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Case: 18-60115 Document: 00514945222 Page: 1 Date Filed: 05/06/2019 IN THE UNITED STATES COURT OF APPEALS FOR THE FIFTH CIRCUIT United States Court of Appeals Fifth Circuit No. 18-60115 FILED May 6, 2019 Lyle W. Cayce Clerk WENDY YESSENIA CANTARERO-LAGOS; HENRY OMAR BONILLA-CANTARERO, Petitioners v. WILLIAM P. BARR, U.S. ATTORNEY GENERAL, Respondent Petition for Review of an Order of the Board of Immigration Appeals Before DAVIS, JONES, and DENNIS, Circuit Judges. EDITH H. JONES, Circuit Judge: Petitioners Wendy Cantarero-Lagos and her minor son, Henry BonillaCantarero, filed a petition for review challenging an order by the Board of Immigration Appeals (“BIA”) denying their applications for asylum and withholding of removal. They claim that the BIA reversibly erred by refusing to consider a reformulated particular social group (“PSG”) on appeal. Because the BIA is not required to consider a PSG on appeal that was never presented to the immigration judge (“IJ”), the BIA’s order is AFFIRMED. Case: 18-60115 Document: 00514945222 Page: 2 Date Filed: 05/06/2019 No. 18-60115 BACKGROUND Petitioner Wendy Cantarero-Lagos came to the United States from Honduras with her minor son, Petitioner Henry Bonilla-Cantarero, in June 2014. After they were apprehended by Border Patrol agents, Petitioners admitted to crossing the border illegally, conceded removability, and filed applications for asylum and withholding of removal. At their hearing before an IJ, Cantarero-Lagos testified that she and her son left Honduras because, in 2012, she had been threatened by gang members who were trying to extort her and, in 2001, her father had attempted to rape her. 1 She did not report either incident to the police, nor did she experience continued threats from either the gang members or her father after the 2012 and 2001 incidents. Cantarero-Lagos told the IJ that she feared returning to Honduras with her son because gang activity and rapes were on the rise and she doubted the ability of law enforcement to provide protection. After Cantarero-Lagos finished testifying, her attorney defined her PSG as “single Honduran women, aged 14 to 30, who are victims of sexual abuse within the family and whom the government fails to protect.” 2 However, when the IJ expressed skepticism about this definition, her attorney revised the PSG to “single Honduran women, age 14 to 30, who are victims of sexual abuse within the family and who cannot turn to the government.” In an oral decision, the IJ denied the petitions for relief. Although the IJ found Cantarero-Lagos’s testimony credible, he concluded that her PSG was not cognizable and that it lacked any nexus to her cited harms. In her briefing to this court, Cantarero-Lagos stated that “[t]he gangs threatened and harassed her for ten years prior to her leaving Honduras.” However, her testimony only identified three incidents in 2012, and the IJ’s decision only referenced those three 2012 incidents. 1 2 Bonilla-Cantarero’s application is based on his mother’s claims. 2 Case: 18-60115 Document: 00514945222 Page: 3 Date Filed: 05/06/2019 No. 18-60115 On appeal before the BIA, Cantarero-Lagos conceded that the PSG she presented to the IJ “fails for many reasons.” Arguing, however, that “the evidence lends itself to a more cognizable and logically sound group,” Cantarero-Lagos asked the BIA to consider a reformulated PSG: “Honduran women and girls who cannot sever family ties.” She asserted that this new PSG “naturally [arose] from the substance of the evidence presented at the merits hearing” and was thus appropriate for the BIA’s consideration. In a published opinion, the BIA dismissed her appeal, holding that “[a]n applicant seeking asylum or withholding of removal based on membership in a particular social group must clearly indicate on the record before the Immigration Judge the exact delineation of any proposed particular social group.” Matter of W-Y-C- & H-O-B-, 27 I. & N. Dec. 189 (BIA 2018). Reasoning that “[t]he Board is an appellate body whose function is to review, not to create a record,” the BIA explained that “[w]here, as here, an applicant delineates a social group for the first time on appeal, the Immigration Judge will not have had an opportunity to make relevant factual findings, [and the BIA] cannot do [so] in the first instance on appeal.” Id. at 190–91 (internal quotation marks and citations omitted); cf. id. at 189 (“The [BIA] generally will not address a newly articulated particular social group that was not advanced before the [IJ].”). Furthermore, because “respondent was represented by counsel below and could have advanced this newly delineated group before the Immigration Judge,” the BIA decided not to remand the case back to the IJ. Id. at 192. Cantarero-Lagos and Bonilla-Cantarero filed this petition for review. 3 Case: 18-60115 Document: 00514945222 Page: 4 Date Filed: 05/06/2019 No. 18-60115 STANDARD OF REVIEW On a petition for review, this court “review[s] the BIA’s decision and only consider[s] the IJ’s decision to the extent that it influenced the BIA.” Shaikh v. Holder, 588 F.3d 861, 863 (5th Cir. 2009). “The BIA’s factual findings are reviewed for substantial evidence.” Ghotra v. Whitaker, 912 F.3d 284, 287 (5th Cir. 2019). The BIA’s legal determinations—“including whether the Board applied an inappropriate standard or failed to make necessary findings”—are generally reviewed de novo, “unless a [legal] conclusion embodies the BIA’s interpretation of an ambiguous provision of a statute that it administers,” in which case its interpretation may be entitled to Chevron deference. Id. (internal citation omitted); Orellana-Monson v. Holder, 685 F.3d 511, 517 (5th Cir. 2012) (internal citation and alteration omitted). Auer deference may be appropriate if the BIA’s legal conclusion interprets a regulation it administers. See Auer v. Robbins, 519 U.S. 452, 461–63, 117 S. Ct. 905, 911–12 (1997). Here, the government argues that the BIA’s opinion is entitled to both Chevron and Auer deference. These doctrines do not apply. Although the BIA’s opinion is “a precedential decision, which relies in part on the Board’s interpretation of the adjudication scheme set forth in the [Immigration and Nationality Act (“INA”)],” the government has not identified any ambiguous phrase in the INA that the BIA’s opinion interpreted. Thus, Chevron deference is inappropriate. Similarly, although “the agency’s decision rested, in part, on [an invocation] of its standard of review regulation, 8 C.F.R. § 1003.1(d)(3),” the BIA’s opinion does not purport to interpret the regulation but rather to apply it. Consequently, Auer deference is also inappropriate, and this court will review the BIA’s legal determinations de novo. 4 Case: 18-60115 Document: 00514945222 Page: 5 Date Filed: 05/06/2019 No. 18-60115 DISCUSSION Petitioners contend that the BIA reversibly erred by refusing to consider their reformulated PSG. They further claim that the BIA announced “an excessively strict standard” when it concluded that applicants must give an “exact delineation” of their PSG to the IJ. Finally, Petitioners argue that even if the BIA did not err in its legal holdings, the legal standards announced in its opinion should not be “retroactively” applied to their case. Petitioners’ arguments are unavailing. “To qualify for asylum, an applicant must establish that he is ‘unable or unwilling to return to . . . [and] avail himself or herself of the protection of [his home] country because of persecution or a well-founded fear of persecution on account of race, religion, nationality, membership in a particular social group, or political opinion.’” Ghotra, 912 F.3d at 288 (brackets in original) (quoting 8 U.S.C. § 1101(a)(42)(A)); see also 8 U.S.C. § 1158(b)(1)(B)(i). “To qualify for withholding of removal, an applicant must establish that ‘it is more likely than not’ that ‘his life or freedom would be threatened’ in the proposed country of removal due to his race, religion, nationality, membership in a particular social group, or political opinion, which poses a higher bar than the ‘well-founded fear’ standard for asylum.” Id. (internal citations omitted); accord 8 U.S.C. § 1231(b)(3). For both asylum and withholding of removal, “to establish persecution based on membership in a particular [social] group, the petitioners must show that they are members of a group of persons that share a common immutable characteristic that they either cannot change or should not be required to change because it is fundamental to their individual identities or consciences.” Orellana-Monson, 685 F.3d at 518 (internal quotation marks and citations omitted). To be cognizable, a PSG must have sufficient particularity that its 5 Case: 18-60115 Document: 00514945222 Page: 6 Date Filed: 05/06/2019 No. 18-60115 membership is “delimit[ed]” and its members must have sufficient “shared characteristics” that the group is “readily identifiable in society.” Id. at 519. As a third requirement, an applicant must prove a nexus between her PSG and feared persecution. Failing any of these criteria, a request for relief may be denied. I. Refusal to Consider a Reformulated PSG Petitioners advance three arguments why the BIA reversibly erred by refusing to consider their reformulated PSG on appeal. First, they contend, whether a PSG is cognizable presents a question of law whose resolution does not require the IJ to make specific factual findings. Second, to the extent a PSG depends on factual findings, the IJ in this case made factual findings that would allow the BIA to assess the reformulated PSG on appeal. Third, the reformulated PSG is not “substantially different” from the PSG presented to the IJ. Primarily on these bases, Petitioners argue that the BIA abdicated its responsibility by refusing to evaluate their reformulated PSG. Each argument is wanting. First, although the cognizability of a PSG presents a legal question, its answer indisputably turns on findings of fact. See, e.g., Hernandez-De La Cruz v. Lynch, 819 F.3d 784, 786–87 (5th Cir. 2016) (noting that “social distinction” is premised on “factual findings”); Thuri v. Ashcroft, 380 F.3d 788, 791 (5th Cir. 2004) (per curiam) (“[W]hether an alien has demonstrated the requisite nexus between persecution and [a protected ground] is a question of fact reviewed for substantial evidence.”); S.E.R.L. v. Attorney Gen. United States of Am., 894 F.3d 535, 555 (3d Cir. 2018) (“The BIA has repeatedly stated that the particular social group determination depends on the facts of the case at hand.”). Because factual findings are the province of the IJ, the BIA did not err by refusing to find facts in the first instance. See 8 C.F.R. § 1003.1(d)(3). 6 Case: 18-60115 Document: 00514945222 Page: 7 Date Filed: 05/06/2019 No. 18-60115 Second, the record does not support Petitioners’ claim that the IJ made factual findings in this case that would have enabled the BIA to evaluate their reformulated PSG on appeal. The PSG presented to the IJ was “single Honduran women, age 14 to 30, who are victims of sexual abuse within the family and who cannot turn to the government,” while the reformulated PSG was “Honduran women and girls who cannot sever family ties.” Although Petitioners are correct that a woman’s inability to turn to the government may contribute to her inability to sever family ties, the two PSGs lend themselves to different inquiries. For instance, the IJ made no findings on whether Cantarero-Lagos could sever ties with her father—i.e., whether she belonged to the reformulated PSG. 3 Nor did the IJ make findings to support the particularity or social distinctiveness of the reformulated PSG—i.e., whether the PSG was cognizable—or the nexus between the reformulated PSG and Cantarero-Lagos’s cited harms. Therefore, although it is within the BIA’s prerogative to evaluate a reformulated PSG based on the record below, the BIA did not reversibly err by concluding in this case that the IJ “did not have the opportunity to make the underlying findings of fact that are necessary to our analysis.” Matter of W-Y-C- & H-O-B-, 27 I. & N. Dec. at 192. For similar reasons, Petitioners’ third claim that the reformulated PSG is not “substantially different” from the original PSG fails. In addition to raising different factual questions as to cognizability and nexus, the reformulated PSG is either incomprehensibly vague or impermissibly overbroad. Being unable to “sever family ties” can mean anything from a requirement to care for a debilitated family member to a social system that As the government points out, the record actually supports a finding that CantareroLagos could sever family ties, as she testified that she never saw her father again after the attempted rape. 3 7 Case: 18-60115 Document: 00514945222 Page: 8 Date Filed: 05/06/2019 No. 18-60115 forbids marriage without patriarchal consent. This description is hardly confined to the actions of police, criminal gangs, or intrafamilial sexual predators. It is linguistically and logically “substantially different” from the original PSG. II. “Exact Delineation” Standard Petitioners next argue that the BIA’s opinion announced “an excessively strict standard for waiver of a claim” when it concluded that applicants must give an “exact delineation” of their PSG to the IJ, and essentially “short shrifted the role that IJs play in helping formulate social groups.” The premise of this argument is that courts generally only require applicants to “adequately raise” an issue to preserve it, and thus the “exact delineation” standard is both “excessively strict” and “inconsistent with Fifth Circuit cases more liberally construing claims for asylum and related forms of relief.” In addition, Petitioners point out that “although the burden of proof is ultimately on the [applicant],” “[t]he BIA has previously explained that . . . the [IJ] should take an active role in helping the [applicant] develop her legal theory from the facts presented.” Petitioners (and amici) forecast that, by requiring applicants to provide an exact delineation of their PSGs to the IJ, the BIA’s opinion will contravene longstanding practice and good policy by discouraging IJs from assisting applicants in formulating their PSGs. Petitioners’ concerns are overblown. In the first place, as Petitioners concede, the Immigration and Nationality Act places the burden on the applicant to demonstrate eligibility for asylum and withholding of removal. 8 U.S.C. § 1158(b)(1)(B)(i) (asylum); 8 U.S.C. § 1231(b)(3)(C) (withholding of removal). Requiring asylum and withholding applicants to delineate their PSG to an IJ is simply a logical extension of this burden of proof. Cf. Matter of AT-, 24 I. & N. Dec. 617, 623 n.7 (2008) (“[B]ecause it is the applicant’s burden 8 Case: 18-60115 Document: 00514945222 Page: 9 Date Filed: 05/06/2019 No. 18-60115 in the first instance . . . the applicant must initially identify the particular social group or groups in which membership is claimed.”). In addition, the BIA’s acknowledgement that applicants have a responsibility to articulate their PSG to the IJ does not in any way impede IJs’ ability to assist applicants in carrying out that responsibility. Indeed, the BIA itself noted the IJs’ obligation to “seek clarification, as was done in this case,” where “an applicant is not clear as to the exact delineation of the proposed social group.” Matter of W-Y-C- & H-O-B-, 27 I. & N. Dec. at 191. As the IJ’s exchange with Petitioners’ attorney demonstrates, seeking clarification can include expressing skepticism at the viability of a PSG and sharing substantive concerns about why the definition is not cognizable. Nothing in the BIA’s opinion forbids or inhibits IJs from continuing this practice. Finally, the rule advocated by Petitioners that would require the BIA to adjudicate reformulated PSGs on appeal is incompatible with a rational administrative process. Petitioners conceded the problems in their briefing to the BIA by acknowledging the “notice issue” that would arise as reformulated PSGs deprived the government of its opportunity to develop relevant facts before the IJ. Such a rule would thwart the appellate scheme, posing proof problems or requiring remands to the IJ where, as here, the IJ was unable to develop the record to account for issues material to a reformulated PSG. See 8 C.F.R. § 1003.1(d)(3)(iv) (explaining that, aside from one narrow exception, “the Board will not engage in factfinding in the course of deciding appeals” and that “[a] party asserting that the Board cannot properly resolve an appeal without further factfinding must file a motion for remand”). The BIA’s practice, mirroring conventional appellate practice throughout our judicial and administrative systems, is acceptable. 9 Case: 18-60115 Document: 00514945222 Page: 10 Date Filed: 05/06/2019 No. 18-60115 III. “Retroactive” Application Finally, Petitioners contend that even if the BIA did not err in its holdings, the legal standards its opinion announced should not be applied “retroactively” to their case. In support, they point to this court’s decision in McDonald v. Watt, which held that “in appropriate cases the Court may in the interest of justice make [a new agency rule announced in adjudication] prospective.” 653 F.2d 1035, 1042 (5th Cir. 1981) (internal citation omitted). In McDonald, this court adopted the Chenery balancing test to decide whether a new adjudicative rule should be applied retroactively. The test weighs “the frustration of the expectations of those who have justifiably relied on a prior rule” against “the partial frustration of the statutory purpose” that results from purely prospective relief. Id. at 1043–44. Applying that test, the McDonald court refused retroactively to apply an adjudicative rule that did not “technically overrule any ‘official decision’” because “it was unquestionably ‘an abrupt departure from a well established practice’ of the agency’” and “the harm to plaintiffs’ justifiable reliance interests [was] substantial[,] . . . unfairly and unnecessarily inflicted.” Id. at 1044–45 (internal citation and alteration omitted). Petitioners contend that this case is like McDonald: even though Matter of W-Y-C- & H-O-B- does not overrule any express precedent, it deviates from the BIA’s past practices of considering reformulated PSGs on appeal and sometimes reformulating PSGs on its own initiative. They insist that the law in this area was unsettled before the BIA’s opinion, as evidenced by the BIA’s felt need for supplemental briefing and DHS’s failure to object to their reformulated PSG until after the BIA requested further briefing. Petitioners assert they relied on the ambiguity: “Had the requirement of exact delineation and prohibition on reformulation already been rules at the time,” they claim, 10 Case: 18-60115 Document: 00514945222 Page: 11 Date Filed: 05/06/2019 No. 18-60115 “[we] would have taken more care to delineate the group clearly and precisely early on in the proceedings.” While characterizing their own reliance interests as great, Petitioners insist that any burden imposed on the administrative process by a prospective application of Matter of W-Y-C- & H-O-B- would be minimal. Petitioners conclude by asserting that the outcome in Matter of WY-C- & H-O-B- deprived them of “a fundamentally fair proceeding” in violation of due process. This court disagrees. Even if Matter of W-Y-C- & H-O-B- announced a new legal rule, which is dubious, Petitioners must possess a “justifiable reliance interest” to avoid retroactive application. See McDonald, 653 F.2d at 1042–45. Here, although Petitioners arguably relied on their belief that the BIA would accept reformulated PSGs on appeal, that reliance was not justified. This court has long held that “the BIA need not consider an issue raised for the first time on appeal.” Eduard v. Ashcroft, 379 F.3d 182, 195 n.14 (5th Cir. 2004). Several other circuits agree. 4 In addition, recent decisions in this court and others confirm that this principle applies to PSGs. 5 See, e.g., AntunezBlanco v. Whitaker, 744 F. App’x 886, 886 (5th Cir. Dec. 10, 2018) (per curiam) (BIA did not err by refusing to consider a PSG that was not presented to the IJ); Franco-Reyes v. Sessions, 740 F. App’x 420, 421–22 (5th Cir. Oct. 19, 2018) (per curiam) (same); Duarte-Salagosa v. Holder, 775 F.3d 841, 845 (7th Cir. 2014) (same); Rasiah v. Holder, 589 F.3d 1, 6 (1st Cir. 2009) (same). Given the BIA’s role as an appellate body, Petitioners had notice that the BIA need not See, e.g., Prabhudial v. Holder, 780 F.3d 553, 555 (2d Cir. 2015) (per curiam) (“[T]he BIA may refuse to consider an issue that could have been, but was not, raised before an IJ.”); Pinos-Gonzalez v. Mukasey, 519 F.3d 436, 440–41 (8th Cir. 2008) (same); Torres de la Cruz v. Maurer, 483 F.3d 1013, 1022–23 (10th Cir. 2007) (same). 4 These Fifth Circuit cases are unpublished and thus not binding on this court; however, they are persuasive as evidence of this court’s prior practice under similar facts. 5 11 Case: 18-60115 Document: 00514945222 Page: 12 Date Filed: 05/06/2019 No. 18-60115 consider claims raised for the first time on appeal. 6 Indeed, Petitioners’ briefing to the BIA suggests an awareness that their reformulated PSG rested on tenuous ground. 7 Reliance under these circumstances was not justified. Nor does the outcome in Matter of W-Y-C- & H-O-B- deprive Petitioners of due process. Given the well-established principles and precedents cited above, Petitioners were on notice that appellate bodies like the BIA are not required to consider arguments made for the first time on appeal. Moreover, Petitioners were represented by counsel at each material stage of their proceedings, and the IJ gave their counsel multiple opportunities at the hearing to clarify or revise their proposed PSG in view of his concerns about That the BIA, on its own initiative, at times considers reformulated PSGs on appeal or itself reformulates PSGs sua sponte does not change this result. There is a vast difference between recognizing a discretionary practice of the BIA and claiming it as an entitlement. 6 7 In her briefing to the BIA, Cantarero-Lagos stated: It is arguable that a respondent may adopt a new particular social group on appeal when that social group so naturally arises from the substance of the evidence presented at the merits hearing. . . . There does not appear to be, however, a statutory nor judicially-made requirement that the particular social group be articulated in the course of proceedings. Nor does there seem to be a bar on utilizing on appeal a particular social group that is distinct from the one articulated during the merits hearing. Counsel acknowledges that using a new and distinct particular social group, even one that arises so naturally from the testimony and other admitted evidence, creates a notice issue because the government did not have the opportunity to cross examine the Respondents with respect to this group they claim to belong to. However, it is also true that . . . counsel for DHS was not allowed such an opportunity [in this case] as the I.J. did not ask for an articulation [of a PSG] until the beginning of Respondents’ counsel’s closing statement. This lends further support to the argument that an articulated particular social group is not required to carry out proceedings and therefore a respondent should not be bound to any articulated particular social group. (emphasis added). 12 Case: 18-60115 Document: 00514945222 Page: 13 Date Filed: 05/06/2019 No. 18-60115 its viability. That Petitioners failed to substantively revise their PSG based on the IJ’s concerns does not entitle them to a second bite at the apple. CONCLUSION For the foregoing reasons, this court AFFIRMS the BIA’s order. 13 Case: 18-60115 Document: 00514945222 Page: 14 Date Filed: 05/06/2019 No. 18-60115 JAMES L. DENNIS, Circuit Judge, concurring in the judgment. I agree with the majority’s conclusion that the BIA does not err when it chooses not to consider whether a person is entitled to asylum protection based on asserted membership in a particular social group (PSG) that is articulated for the first time on appeal. I write separately, however, to express disagreement with the exacting and unnecessary “exact delineation” requirement. The BIA has explained that “a cooperative approach in Immigration Court is particularly appropriate” because the BIA, Immigration Judges, and the Immigration and Naturalization Service “all bear the responsibility of ensuring that refugee protection is provided where such protection is warranted by the circumstances of an asylum applicant’s claim.” In Re S-MJ-, 21 I. & N. Dec. 722, 723-24 (BIA 1997). A person’s circumstances warrant protection when she is persecuted or fears persecution on account of her race, religion, nationality, membership in a particular social group, or political opinion. See 8 U.S.C. §§ 1158(b)(1)(B)(i), 1101(a)(42)(A). Under the majority’s decision, however, the BIA is permitted to deny relief to people who have satisfied these asylum requirements but have failed to navigate the labyrinth of “exact[ly] dilenat[ing]” a PSG. Defining a PSG is unspeakably complex and the requirements ever-changing. See generally Ardestani v. I.N.S., 502 U.S. 129, 138 (1991) (noting “the complexity of immigration procedures[] and the enormity of the interests at stake”); RojasPérez v. Holder, 699 F.3d 74, 81-82 (1st Cir. 2012) (noting a “growing circuit split on the” social visibility requirement for articulating a valid PSG); Fatin v. I.N.S., 12 F.3d 1233, 1238 (3d Cir. 1993) (“Both courts and commentators have struggled to define ‘particular social group.’ Read in its broadest literal sense, the phrase is almost completely open-ended.”). 14 Even experienced Case: 18-60115 Document: 00514945222 Page: 15 Date Filed: 05/06/2019 No. 18-60115 immigration attorneys have difficulty articulating the contours of a PSG. And if this “exact delineation” requirement is further imposed on pro se asylum seekers, they will not stand a chance. Someone who faces persecution on account of a protected ground is no less deserving of asylum’s protections because of her inability to exactly delineate a convoluted legal concept. Such a requirement runs counter to the BIA’s responsibility to ensure that refugee protection is provided where the circumstances warrant it, thwarts the cooperative approach emphasized by the BIA, and is devoid of any connection to the substance of an individual’s claim. Accordingly, I cannot join the majority opinion. 15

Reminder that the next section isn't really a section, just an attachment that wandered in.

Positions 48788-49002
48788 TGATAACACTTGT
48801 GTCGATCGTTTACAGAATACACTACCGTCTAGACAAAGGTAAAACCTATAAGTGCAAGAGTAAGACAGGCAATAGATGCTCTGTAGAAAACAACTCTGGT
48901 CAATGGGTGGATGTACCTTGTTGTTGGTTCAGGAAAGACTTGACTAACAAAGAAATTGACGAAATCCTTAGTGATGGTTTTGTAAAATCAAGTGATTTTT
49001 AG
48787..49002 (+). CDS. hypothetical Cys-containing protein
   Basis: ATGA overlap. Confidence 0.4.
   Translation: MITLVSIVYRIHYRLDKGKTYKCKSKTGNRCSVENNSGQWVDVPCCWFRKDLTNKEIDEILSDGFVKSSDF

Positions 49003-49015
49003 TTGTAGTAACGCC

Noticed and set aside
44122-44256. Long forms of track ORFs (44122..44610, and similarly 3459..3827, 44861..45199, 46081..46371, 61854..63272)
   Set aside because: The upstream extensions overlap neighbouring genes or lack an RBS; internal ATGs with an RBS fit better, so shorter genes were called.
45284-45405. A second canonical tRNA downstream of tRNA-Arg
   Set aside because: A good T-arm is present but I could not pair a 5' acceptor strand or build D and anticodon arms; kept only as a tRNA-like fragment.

Primary Holding

The BIA was not required to consider a reformulated particular social group on appeal that was never presented to the IJ.